With the feeding came more birds, so much so that on a winters day an area about the size of Wembly is totally covered in Geese. Add to that the thousands of other birds (mostly gulls) that are on it, it adds up to a huge amount.

With this brought bird shite. Again this added to the pollution of the water.

The last survey by SEPA showed that there was no fish life in this loch and insect life was severly affected.

The RSPB are interested in one thing, and forget the natural balance required on waters like this.
Similar problem here with cormorants, however due to the rspb not employing locals they failed to understand that cormorants are looked upon as food here. Problem soon sorted itself out. :rofl:
 
#11
The RSPB and RSPCA dont live in the real world , it would be better to let BASC and the NGO take over their roles in the countryside.
 
#12
The RSPB and RSPCA dont live in the real world , it would be better to let BASC and the NGO take over their roles in the countryside.
BASC? Great, I'd look forward to being charged £500 for a Certificate of Competent Walking and then have them connive to ban walking to protect pheasant shoots.

BASC can kiss my hairy arse.
 
#15
RSPB policy makers are second only to NTS in their complete ignorance of all things conservation - though to be fair, some of the RSPB keepers are good old fashioned killers who realise the importance of predator control, as the keepers at Rothiemurchus happily filled us in on what they really did when we had a field trip from my gamekeeping college many moons ago,

(and for those who don't know about how badly NTS fucked up with Mar Lodge, read the independent review: http://www.deer-management.co.uk/wp-content/uploads/2011/11/marlodgefinal_complete.pdf )
 

OldSnowy

LE
Moderator
Book Reviewer
#17
Not THE Barney W-S who decided to go skiing just as "Charge of the Knigts" cleared the baddies out of Basra? What judgement! What timing! :)

He's a Cavalry General. There's not a lot of those around nowadays, so I suppose he should be kept as a National Treasure or summat...
 
#18
And to think I was asked contribute to his dining out after only 3 years screwing the Company !. Luckily, I'd already reached the right decision.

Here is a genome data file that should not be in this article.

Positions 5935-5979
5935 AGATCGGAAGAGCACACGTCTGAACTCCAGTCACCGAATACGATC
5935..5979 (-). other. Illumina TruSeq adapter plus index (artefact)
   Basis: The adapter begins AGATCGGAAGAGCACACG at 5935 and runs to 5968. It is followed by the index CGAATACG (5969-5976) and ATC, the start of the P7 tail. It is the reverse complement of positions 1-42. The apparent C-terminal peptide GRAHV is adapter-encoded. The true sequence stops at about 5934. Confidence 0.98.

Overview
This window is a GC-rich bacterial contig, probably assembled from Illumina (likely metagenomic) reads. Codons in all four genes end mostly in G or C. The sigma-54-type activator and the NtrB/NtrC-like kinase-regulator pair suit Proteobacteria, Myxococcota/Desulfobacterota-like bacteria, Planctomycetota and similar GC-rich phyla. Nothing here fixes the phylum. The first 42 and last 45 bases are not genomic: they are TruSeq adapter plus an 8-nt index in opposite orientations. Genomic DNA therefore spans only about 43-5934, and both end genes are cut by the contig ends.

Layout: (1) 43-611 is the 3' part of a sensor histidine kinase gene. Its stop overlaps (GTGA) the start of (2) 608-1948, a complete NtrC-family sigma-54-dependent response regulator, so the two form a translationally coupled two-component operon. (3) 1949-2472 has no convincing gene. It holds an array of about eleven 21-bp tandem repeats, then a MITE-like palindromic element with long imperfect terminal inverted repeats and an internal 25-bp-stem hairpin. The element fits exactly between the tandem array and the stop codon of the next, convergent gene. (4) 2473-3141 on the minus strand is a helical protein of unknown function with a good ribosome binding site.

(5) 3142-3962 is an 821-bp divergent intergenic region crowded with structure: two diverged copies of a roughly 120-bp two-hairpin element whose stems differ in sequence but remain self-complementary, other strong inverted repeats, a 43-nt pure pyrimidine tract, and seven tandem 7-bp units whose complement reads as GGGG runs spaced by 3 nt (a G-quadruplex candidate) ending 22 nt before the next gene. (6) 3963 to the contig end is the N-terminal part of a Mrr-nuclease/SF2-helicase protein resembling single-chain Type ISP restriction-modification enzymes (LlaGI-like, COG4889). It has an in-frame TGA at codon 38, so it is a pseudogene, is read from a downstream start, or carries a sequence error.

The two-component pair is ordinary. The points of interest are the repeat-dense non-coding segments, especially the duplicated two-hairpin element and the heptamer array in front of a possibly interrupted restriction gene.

Committee men - fuck 'em !
He was dined out by the WOs & Sgts mess when he ended his tenure as Bde Cmdr at 16AA.

During his speech he was struck on the chest by a lump of brie cheese, launched by a Sgt in 16 Med Regt, an incident which caused the cheese chucker to enjoy many extra duties.
 
#20
RSPB policy makers are second only to NTS in their complete ignorance of all things conservation
You forgot to mention SNH! I am currently fighting a plan to "poison" a small flight pond in the grounds of a local castle because it has gold fish in it.

They want to eradicate any non native species. The goldfish have been in the water since the 1930's when it was dug. It has become a haven for kids with there "bandy nets" and the local Heron, Osprey and Otters do not seem to mind the plentiful supply of brightly coloured food. We used to take our youngest there to feed the ducks and the fish. The kids loved it when the goldfish attacked the bread, making slurping sounds. All good fun.

So, SNH are worried that the goldfish will invade other waters nearby. This flight pond in man made, not connected to any burns or streams and the nearest river is around 2 miles away and the pond is located in a private estate. Unless the goldfish suddenly grow feet, I cannot see how they justify poisoning a pond (with all the damage that will do to the insect life, frogs, toads, and mamels/birds for years to come).

Once "clean" they want to stock it with Rainbow Trout. Forgive me if I am wrong (I am not by the way!..lol), but I am pretty sure Rainbows are non native predators with a finate lifespan of about 4 years. They will happily predate on the rare toads for starters. Secondly, the water is shallow and very warm in the summer (hence the reason the goldfish do so well) and totally unsuitable of Rainbows.

The water had NEVER had trout in it, only goldfish.